New material may yield quantum computers

Scientists at the US Department of Energy’s Pacific Northwest National Laboratory have created a semiconductor material that may propel research closer to realising the potential of quantum computing.

Scientists at the US Department of Energy’s Pacific Northwest National Laboratory have created a semiconductor material that has superior magnetic properties at room temperature and that may propel research one step closer to realising the potential of quantum computing.

Using a special synthesis technique, PNNL scientists created a thin-film semiconductor material made of titanium, oxygen and cobalt.

In collaboration with scientists at the IBM Almaden Research Centre, they showed that the materials required for quantum computing and the emerging area of spintronics can be obtained.

‘Although other scientists have created similar materials, their films had considerably poorer magnetic properties,’ said Scott Chambers, a chemist and PNNL senior chief scientist.

‘Our synthesis technique, while difficult to perform, is more controllable at the atomic level, and therefore yields better results. The next step is to refine the growth process.’

The PNNL work builds upon experiments conducted by scientists in Japan who created the same material using laser ablation; an effective but less controlled thin-film synthesis method.

The strength of laser ablation is that it allows researchers to cover a wide range of growth conditions and film compositions rather quickly when used in combinatorial mode.

In this way, several materials can be screened relatively rapidly to determine promising candidates. This kind of search by the Japanese group revealed that the material the PNNL team has synthesised in a more controlled fashion has significant potential for the applications at hand.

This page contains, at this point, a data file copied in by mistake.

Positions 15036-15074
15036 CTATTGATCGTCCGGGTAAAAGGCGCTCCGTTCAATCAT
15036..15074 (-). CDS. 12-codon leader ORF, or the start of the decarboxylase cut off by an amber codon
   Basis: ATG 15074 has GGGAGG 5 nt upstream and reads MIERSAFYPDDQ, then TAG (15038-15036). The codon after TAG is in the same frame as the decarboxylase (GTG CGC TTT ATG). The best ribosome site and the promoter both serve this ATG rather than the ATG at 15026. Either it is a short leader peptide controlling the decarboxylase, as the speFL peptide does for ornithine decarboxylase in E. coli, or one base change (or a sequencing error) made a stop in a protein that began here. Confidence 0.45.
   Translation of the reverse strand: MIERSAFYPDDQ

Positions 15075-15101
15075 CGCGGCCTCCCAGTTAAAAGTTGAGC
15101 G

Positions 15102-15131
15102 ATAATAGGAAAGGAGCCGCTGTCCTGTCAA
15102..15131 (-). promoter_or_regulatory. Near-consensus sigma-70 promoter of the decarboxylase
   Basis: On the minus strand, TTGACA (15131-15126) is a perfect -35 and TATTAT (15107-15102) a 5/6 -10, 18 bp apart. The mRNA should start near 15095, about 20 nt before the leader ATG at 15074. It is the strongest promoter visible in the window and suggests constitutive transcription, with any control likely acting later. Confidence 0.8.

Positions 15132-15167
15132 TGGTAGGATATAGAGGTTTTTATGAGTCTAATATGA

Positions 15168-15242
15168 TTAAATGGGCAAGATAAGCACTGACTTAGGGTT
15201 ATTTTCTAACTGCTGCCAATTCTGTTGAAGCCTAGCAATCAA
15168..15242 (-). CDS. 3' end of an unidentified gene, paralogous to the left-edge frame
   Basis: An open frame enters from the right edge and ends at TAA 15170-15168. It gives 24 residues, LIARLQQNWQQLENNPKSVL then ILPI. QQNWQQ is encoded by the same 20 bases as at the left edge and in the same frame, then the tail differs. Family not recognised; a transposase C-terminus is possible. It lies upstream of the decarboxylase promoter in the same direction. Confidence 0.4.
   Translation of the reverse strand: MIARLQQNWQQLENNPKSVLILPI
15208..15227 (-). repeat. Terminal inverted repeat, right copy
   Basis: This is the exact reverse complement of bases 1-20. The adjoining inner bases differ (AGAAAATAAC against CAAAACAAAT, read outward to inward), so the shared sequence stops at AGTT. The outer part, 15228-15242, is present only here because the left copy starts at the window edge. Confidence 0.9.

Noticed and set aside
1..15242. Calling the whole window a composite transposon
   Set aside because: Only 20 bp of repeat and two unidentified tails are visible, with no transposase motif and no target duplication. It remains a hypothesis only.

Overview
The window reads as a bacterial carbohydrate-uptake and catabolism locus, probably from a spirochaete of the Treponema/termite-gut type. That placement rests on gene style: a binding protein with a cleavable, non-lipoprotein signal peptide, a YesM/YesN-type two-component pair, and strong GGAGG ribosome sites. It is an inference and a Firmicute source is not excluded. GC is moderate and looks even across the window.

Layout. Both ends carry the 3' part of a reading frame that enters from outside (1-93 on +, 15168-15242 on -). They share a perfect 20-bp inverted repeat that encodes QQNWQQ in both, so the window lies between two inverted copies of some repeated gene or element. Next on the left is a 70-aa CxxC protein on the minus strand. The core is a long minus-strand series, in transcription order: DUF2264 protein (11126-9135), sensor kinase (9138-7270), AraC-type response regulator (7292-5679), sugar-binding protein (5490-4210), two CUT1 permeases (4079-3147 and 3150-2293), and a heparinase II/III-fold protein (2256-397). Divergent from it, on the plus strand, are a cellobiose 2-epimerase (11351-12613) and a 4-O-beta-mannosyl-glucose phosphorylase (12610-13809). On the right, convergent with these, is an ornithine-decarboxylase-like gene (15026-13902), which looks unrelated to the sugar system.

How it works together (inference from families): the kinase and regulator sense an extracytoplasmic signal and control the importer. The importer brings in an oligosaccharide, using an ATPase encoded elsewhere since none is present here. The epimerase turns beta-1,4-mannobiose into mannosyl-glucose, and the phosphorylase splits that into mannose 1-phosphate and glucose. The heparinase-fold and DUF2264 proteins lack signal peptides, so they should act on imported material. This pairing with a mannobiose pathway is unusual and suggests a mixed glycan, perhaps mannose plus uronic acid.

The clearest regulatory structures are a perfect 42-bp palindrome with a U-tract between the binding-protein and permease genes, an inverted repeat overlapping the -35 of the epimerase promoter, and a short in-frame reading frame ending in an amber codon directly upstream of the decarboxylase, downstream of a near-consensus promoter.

The current generation of computers uses an electron’s charge to store and process information, but this approach limits the ultimate speed and storage density that can be achieved.

Magnetic storage, such as that found in a computer hard drive, relies on the magnetic properties created by an electron’s spin.

However, if an electron’s spin can be harnessed within a semiconductor, the potential exists to create entirely new ways of computing and signal processing that will greatly increase speed and data storage densities. The exploitation of an electron’s spin to carry information, rather than its charge, often is referred to as spintronics.

Spintronics would provide the basic properties required for advanced technologies, such as on-chip integration of magnetic storage and electronic processing functions and quantum computing, which depends on coherent spin states to transmit and store information. A material is permanently magnetic if the majority of its electrons spin in the same direction.

In order to be practical, spintronics will need to use semiconductors that maintain their magnetic properties at room temperature.

This is a challenge because most magnetic semiconductors lose their magnetic properties at temperatures well below room temperature, and would require expensive and impractical refrigeration in order to work in an actual computer.

Chambers and his team of scientists achieved these properties in anatase titanium dioxide that is infused with a small amount of cobalt, a magnetic impurity.

Chambers and his team created this magnetic semiconductor material using molecular beam epitaxy. In this growth method, individual beams of atoms – in this case, titanium, oxygen and cobalt – are generated in a highly controlled vacuum environment and directed onto a crystalline surface of strontium titanate where the atoms condense and form a crystalline film with dimensions on the nanoscale.

After the material was created, a team of scientists at IBM, led by research staff scientist Robin Farrow, validated the results by characterising the material’s magnetic properties.

In the material synthesised at PNNL and characterised at IBM, each cobalt atom’s magnetic moment, which is a measure of the material’s magnetic strength, is about five times larger than in the Japanese scientists’ material.

While early results are promising, PNNL scientists will continue their research to determine the material’s ideal growth temperature, growth rate, composition and choice of substrate, and then optimise the structural properties required to achieve the desired magnetic properties.